■ Madeleine Pelling, research associate in material and visual cultures of 18th-century Britain, University of York
The AI family history app MyHeritage allows users to animate photographs from the past. Run a document through the app and it will seemingly bring it to life, making the subject’s eyes blink and look around. Many have been turning this technology on photographs and paintings of well-known historical figures. The accompanying hashtag #DeepNostalgia has flooded social media with the reanimated faces of Charles Darwin, George Washington, Marie Antoinette and more.
In a fast-developing technological landscape, deepfakes are becoming more and more commonplace. The term refers to images or videos of people in which their faces and voices have been digitally altered. While few would claim these subdued avatars are absolutely convincing, their uncanny tangibility can be compelling.
Of course, the artworks fed into the app are not themselves completely accurate representations of the people in them. Painters have their own ways of interpreting sitters, according to their own style. Historically, they also used certain techniques and composition elements to communicate a person’s status and power (or lack thereof). So when these artistic embellishments on the truth go through an app that appears to bring people to life, the painted lies can either travel with them or give way to new interpretations driven by modern ideas.
Among the historical portraits to receive this treatment is that of King George III’s consort Queen Charlotte, painted in 1773 by the English artist Nathaniel Dance-Holland (1735-1811). The original work shows the queen in an elaborate blue and gold dress trimmed with ermine and posed with a crown and sceptre. Looking directly out of the canvas, the young and pretty queen smiles as she meets the eye of any onlooker. But the painting is far from an accurate representation of Queen Charlotte who was, in fact, considered quite ugly in her time.
Dance-Holland, whose other celebrity clients included the colonist Captain James Cook, set out to flatter Charlotte and present her according to the protocols of royal portraiture. Less concerned with accurately reproducing the subject on canvas, royal portraits most often looked to present the monarch and their family as the embodiment of power, with artists regularly inserting into the composition objects used to signal statehood, diplomacy, wealth and empire.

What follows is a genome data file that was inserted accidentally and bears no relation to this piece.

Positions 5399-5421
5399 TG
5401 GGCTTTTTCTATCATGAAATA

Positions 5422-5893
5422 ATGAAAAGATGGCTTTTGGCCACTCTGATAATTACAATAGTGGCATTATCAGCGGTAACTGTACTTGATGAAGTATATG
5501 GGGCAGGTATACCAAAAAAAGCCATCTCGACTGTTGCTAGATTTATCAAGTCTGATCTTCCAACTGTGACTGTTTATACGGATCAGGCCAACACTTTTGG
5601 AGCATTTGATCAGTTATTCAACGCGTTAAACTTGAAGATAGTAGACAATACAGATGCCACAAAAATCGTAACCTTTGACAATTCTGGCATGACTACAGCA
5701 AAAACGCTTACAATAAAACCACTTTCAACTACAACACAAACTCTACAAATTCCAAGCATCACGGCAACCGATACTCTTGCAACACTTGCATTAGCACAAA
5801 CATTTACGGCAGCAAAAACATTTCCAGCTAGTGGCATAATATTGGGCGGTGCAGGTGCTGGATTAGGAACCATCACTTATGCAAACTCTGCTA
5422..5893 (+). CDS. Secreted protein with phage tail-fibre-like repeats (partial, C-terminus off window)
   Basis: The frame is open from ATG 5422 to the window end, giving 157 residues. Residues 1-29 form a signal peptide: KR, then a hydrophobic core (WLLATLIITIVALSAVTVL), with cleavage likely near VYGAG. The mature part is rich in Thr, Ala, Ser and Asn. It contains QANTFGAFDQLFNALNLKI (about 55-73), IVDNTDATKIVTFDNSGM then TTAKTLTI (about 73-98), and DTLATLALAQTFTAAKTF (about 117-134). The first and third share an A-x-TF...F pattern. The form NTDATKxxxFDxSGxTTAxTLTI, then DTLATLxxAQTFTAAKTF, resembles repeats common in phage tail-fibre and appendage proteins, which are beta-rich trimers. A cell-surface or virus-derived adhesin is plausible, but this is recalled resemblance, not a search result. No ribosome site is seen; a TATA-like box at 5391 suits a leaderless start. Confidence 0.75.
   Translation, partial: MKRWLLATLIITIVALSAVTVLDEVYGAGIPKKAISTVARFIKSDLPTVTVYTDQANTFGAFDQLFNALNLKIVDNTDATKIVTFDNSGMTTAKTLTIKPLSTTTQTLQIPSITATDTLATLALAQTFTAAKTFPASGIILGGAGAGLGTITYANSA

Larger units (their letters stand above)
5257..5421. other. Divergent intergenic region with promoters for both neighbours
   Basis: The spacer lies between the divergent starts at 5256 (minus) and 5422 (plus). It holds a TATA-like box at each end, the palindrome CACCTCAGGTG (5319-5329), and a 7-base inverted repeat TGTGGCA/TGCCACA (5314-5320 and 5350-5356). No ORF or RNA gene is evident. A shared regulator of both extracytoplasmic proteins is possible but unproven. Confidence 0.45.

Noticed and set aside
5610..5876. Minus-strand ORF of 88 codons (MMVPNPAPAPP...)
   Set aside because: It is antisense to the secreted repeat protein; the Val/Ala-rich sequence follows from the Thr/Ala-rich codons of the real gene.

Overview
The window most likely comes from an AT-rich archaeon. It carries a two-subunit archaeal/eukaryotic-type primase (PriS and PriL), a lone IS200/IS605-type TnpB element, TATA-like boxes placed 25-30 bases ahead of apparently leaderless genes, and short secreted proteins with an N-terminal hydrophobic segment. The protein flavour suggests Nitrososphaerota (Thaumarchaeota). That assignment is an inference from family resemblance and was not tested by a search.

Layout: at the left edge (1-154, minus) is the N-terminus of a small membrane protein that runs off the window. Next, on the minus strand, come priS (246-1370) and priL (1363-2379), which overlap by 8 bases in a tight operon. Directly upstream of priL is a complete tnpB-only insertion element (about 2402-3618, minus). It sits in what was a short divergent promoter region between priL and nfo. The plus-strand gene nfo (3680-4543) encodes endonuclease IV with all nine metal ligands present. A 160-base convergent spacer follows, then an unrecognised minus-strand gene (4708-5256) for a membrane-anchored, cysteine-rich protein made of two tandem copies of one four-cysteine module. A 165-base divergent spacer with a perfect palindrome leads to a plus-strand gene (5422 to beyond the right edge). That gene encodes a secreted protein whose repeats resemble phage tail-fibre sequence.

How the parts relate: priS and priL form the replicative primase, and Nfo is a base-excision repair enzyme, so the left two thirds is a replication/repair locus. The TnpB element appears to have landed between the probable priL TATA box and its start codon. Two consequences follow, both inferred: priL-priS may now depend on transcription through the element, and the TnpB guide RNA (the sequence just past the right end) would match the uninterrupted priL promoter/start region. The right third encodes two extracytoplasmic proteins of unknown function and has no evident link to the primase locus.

We know that portraits can often be deceiving. Painters employed artistic license, showing historical figures to be better looking, more powerful or imposing than they were in real life. Several courtiers explicitly described Charlotte as ‘ugly’. The queen herself remarked in her final years:
‘The English people did not like me much, because I was not pretty; but the King was fond of driving a phaeton [open top carriage] in those days, and once he overturned me in a turnip-field, and that fall broke my nose. I think I was not quite so ugly after [that].’
When treated through the MyHeritage app, Dance-Holland’s choices in representing the queen are perpetuated. The meanings and values of the 18th-century are extended beyond the canvas and given power and life in our own time. The painted lie becomes a modern, social media-perpetuated truth. What would have been visible to an audience in the past — one which could decipher the complex messages of paintings and who were familiar with the queen’s true looks — is instead presented to modern onlookers as fact.
So deepfake technology that relies on artworks as its primary source risks replicating falsehoods in some cases. In other instances, however, the technology has worked to create new ways of looking at a painting. This is a way of looking which subverts contemporary bigoted notions, creating a different painting with a more modern outlook altogether.
Opera singer and broadcaster Peter Brathwaite has spent his time in lockdown re-enacting artworks and bringing historical Black portraiture to the attention of millions. He applied the MyHeritage app to a portrait of Adolf Ludvig Gustav Fredrik Albert Couschi (1747-1822).
Couschi was born into slavery in the West Indies and came to the royal court of Sweden, where he gained an extensive education and several courtly titles. Painted in 1775 by the Swedish artist Gustaf Lundberg, Couschi is depicted bedecked in feathers and a blue tunic. Placed in front of him is a chessboard set with black and white pieces, no doubt included to draw attention to the colour of his skin in contrast with the predominantly white court.
In the deepfake version, Couschi comes alive, his eyes looking beyond the bounds of the canvas and our modern screen to survey, we might imagine, his new surroundings. The elements of the painting that speak the loudest to his perceived difference, namely the chess pieces, are cropped out. Instead, we are presented with a new work, one more closely framed around Couschi’s face and concerned with foregrounding his presence and personality.
While the lie of Queen Charlotte’s beauty persists when her portrait by Dance-Holland is put through the app, Couschi’s status is recentered for modern onlookers and detached from the contemporary racist narrative painted into his portrait.
Certainly, the #DeepNostaliga hashtag has made visible many lesser-known, or ‘lost’, faces from the past — valuable recovery work when applied to historical subjects traditionally marginalised. Among those to stare back at us as we scroll are mathematician and computer scientist Alan Turing and 19th-century American Abolitionist Frederick Douglas. Although subjects have, thus far, been predominantly men, the start of Women’s History Month saw the expressive faces of Liliʻuokalani, the Hawaiian queen who ruled from 1891 to 1893, and Irish writer Maria Edgeworth among the figures to receive this treatment.
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